The involvement of the Japanese themselves was also a shrewd business move. The Japanese film and television industry has a long tradition of making 'jidaigeki' or period drama, ranging from 'chanbara' or samurai films resembling Western "swashbucklers" in tone to the more prestigious year long 'taiga' television series. The last years of the Sengoku "Age of the Warring States" and the early years of the Tokugawa Shogunate, with the pivotal Battle of Sekigahara in 1600 in the middle, has always been of particular fascination. It offers a wealth of big characters and epic scenes to any writer or producer. It is therefore no coincidence, but still convenient, that Shogun is set just before Sekigahara.

All this meant, among other things, that the Japanese were able to provide the Americans with costumes, props, sets, and, best of all, a huge pool of talented actors and experienced extras who understood exactly what was required, all at a relatively low price - Japan was a lot less expensive in those days. As a result, Shogun looks like a high quality Japanese production rather than a Hollywood pastiche of another culture.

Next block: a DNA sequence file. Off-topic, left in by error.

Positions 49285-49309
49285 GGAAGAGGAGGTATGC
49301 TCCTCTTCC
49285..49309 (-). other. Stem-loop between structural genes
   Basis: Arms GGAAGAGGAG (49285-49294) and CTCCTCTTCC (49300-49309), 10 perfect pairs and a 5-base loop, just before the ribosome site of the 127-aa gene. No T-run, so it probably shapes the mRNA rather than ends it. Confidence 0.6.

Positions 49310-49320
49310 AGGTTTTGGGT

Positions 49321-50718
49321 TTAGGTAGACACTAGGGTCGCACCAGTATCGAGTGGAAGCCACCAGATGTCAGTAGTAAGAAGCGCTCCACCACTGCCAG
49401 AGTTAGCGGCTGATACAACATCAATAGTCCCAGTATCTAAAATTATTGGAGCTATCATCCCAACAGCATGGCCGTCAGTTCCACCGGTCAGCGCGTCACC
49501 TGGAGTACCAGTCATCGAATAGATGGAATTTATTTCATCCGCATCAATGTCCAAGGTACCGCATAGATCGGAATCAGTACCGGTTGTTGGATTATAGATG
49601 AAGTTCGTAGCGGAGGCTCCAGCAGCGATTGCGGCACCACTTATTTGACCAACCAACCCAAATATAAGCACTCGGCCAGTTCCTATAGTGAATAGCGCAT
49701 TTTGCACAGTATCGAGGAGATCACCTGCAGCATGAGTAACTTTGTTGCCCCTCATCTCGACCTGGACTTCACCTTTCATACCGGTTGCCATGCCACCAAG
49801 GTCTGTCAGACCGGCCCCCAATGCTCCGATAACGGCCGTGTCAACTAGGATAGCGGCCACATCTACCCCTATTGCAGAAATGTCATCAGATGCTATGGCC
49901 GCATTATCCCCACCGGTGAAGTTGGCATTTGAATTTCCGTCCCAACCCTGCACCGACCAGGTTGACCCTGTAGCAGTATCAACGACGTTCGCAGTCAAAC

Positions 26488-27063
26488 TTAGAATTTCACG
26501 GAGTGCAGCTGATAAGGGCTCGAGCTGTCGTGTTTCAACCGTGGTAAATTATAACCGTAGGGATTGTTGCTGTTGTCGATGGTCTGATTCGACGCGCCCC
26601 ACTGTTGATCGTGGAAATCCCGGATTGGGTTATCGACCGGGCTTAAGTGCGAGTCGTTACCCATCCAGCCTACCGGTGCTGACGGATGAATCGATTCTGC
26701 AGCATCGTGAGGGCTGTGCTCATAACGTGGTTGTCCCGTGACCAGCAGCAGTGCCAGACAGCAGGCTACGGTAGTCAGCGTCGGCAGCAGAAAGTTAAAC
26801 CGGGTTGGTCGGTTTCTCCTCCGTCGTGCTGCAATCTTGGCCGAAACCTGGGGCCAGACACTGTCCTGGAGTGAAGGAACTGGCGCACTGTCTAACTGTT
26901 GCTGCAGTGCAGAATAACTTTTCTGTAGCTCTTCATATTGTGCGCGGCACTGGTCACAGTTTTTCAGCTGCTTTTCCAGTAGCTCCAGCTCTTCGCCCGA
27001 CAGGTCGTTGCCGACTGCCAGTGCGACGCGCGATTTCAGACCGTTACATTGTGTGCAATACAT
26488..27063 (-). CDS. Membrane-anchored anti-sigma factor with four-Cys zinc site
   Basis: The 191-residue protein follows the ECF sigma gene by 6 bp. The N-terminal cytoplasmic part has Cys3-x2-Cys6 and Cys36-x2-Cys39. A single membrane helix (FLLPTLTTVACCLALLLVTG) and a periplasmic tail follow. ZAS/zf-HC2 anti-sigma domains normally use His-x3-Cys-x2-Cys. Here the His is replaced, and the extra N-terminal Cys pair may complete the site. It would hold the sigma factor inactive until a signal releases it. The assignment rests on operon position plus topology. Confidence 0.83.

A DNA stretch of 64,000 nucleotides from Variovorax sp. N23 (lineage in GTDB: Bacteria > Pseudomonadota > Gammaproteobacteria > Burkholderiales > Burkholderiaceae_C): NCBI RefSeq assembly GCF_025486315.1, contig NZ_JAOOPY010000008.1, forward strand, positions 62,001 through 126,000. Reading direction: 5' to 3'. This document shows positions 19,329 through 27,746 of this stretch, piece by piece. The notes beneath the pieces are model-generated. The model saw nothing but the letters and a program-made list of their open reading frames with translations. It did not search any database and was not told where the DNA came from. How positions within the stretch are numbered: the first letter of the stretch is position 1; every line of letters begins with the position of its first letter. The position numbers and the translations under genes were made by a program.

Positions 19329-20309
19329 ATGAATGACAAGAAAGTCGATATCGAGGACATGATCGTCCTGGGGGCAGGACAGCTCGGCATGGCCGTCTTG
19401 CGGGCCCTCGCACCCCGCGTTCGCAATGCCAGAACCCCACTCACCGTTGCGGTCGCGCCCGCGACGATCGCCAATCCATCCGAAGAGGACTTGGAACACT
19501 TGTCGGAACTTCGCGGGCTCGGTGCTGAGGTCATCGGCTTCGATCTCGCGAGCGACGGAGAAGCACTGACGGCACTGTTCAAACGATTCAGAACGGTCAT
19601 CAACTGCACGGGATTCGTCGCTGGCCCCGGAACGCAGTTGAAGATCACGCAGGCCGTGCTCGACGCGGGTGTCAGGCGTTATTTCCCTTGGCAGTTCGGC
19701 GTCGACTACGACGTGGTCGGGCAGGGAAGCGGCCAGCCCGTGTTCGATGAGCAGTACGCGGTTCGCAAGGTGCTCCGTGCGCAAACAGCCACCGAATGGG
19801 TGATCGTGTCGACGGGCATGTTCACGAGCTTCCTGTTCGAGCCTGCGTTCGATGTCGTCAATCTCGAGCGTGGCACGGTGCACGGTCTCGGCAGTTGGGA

Of course, it was still a Western production and therefore required a Western protagonist. Unlike many such projects, this is not a crass intrusion because Clavell based his hero, Pilot-Major John Blackthorne, on the real life English Pilot-Major William Adams, one of the first Protestants to settle in Japan and the first to attain the rank of samurai.

Shogun - 1980

Sean Connery was Clavell's first choice to play Blackthorne, and anyone who has read the book can see why, but Connery had unhappy memories associated with filming You Only Live Twice in Japan and so declined. Clavell was initially unhappy with the eventual selection of Richard Chamberlain, but was ultimately very pleased with Chamberlain's performance.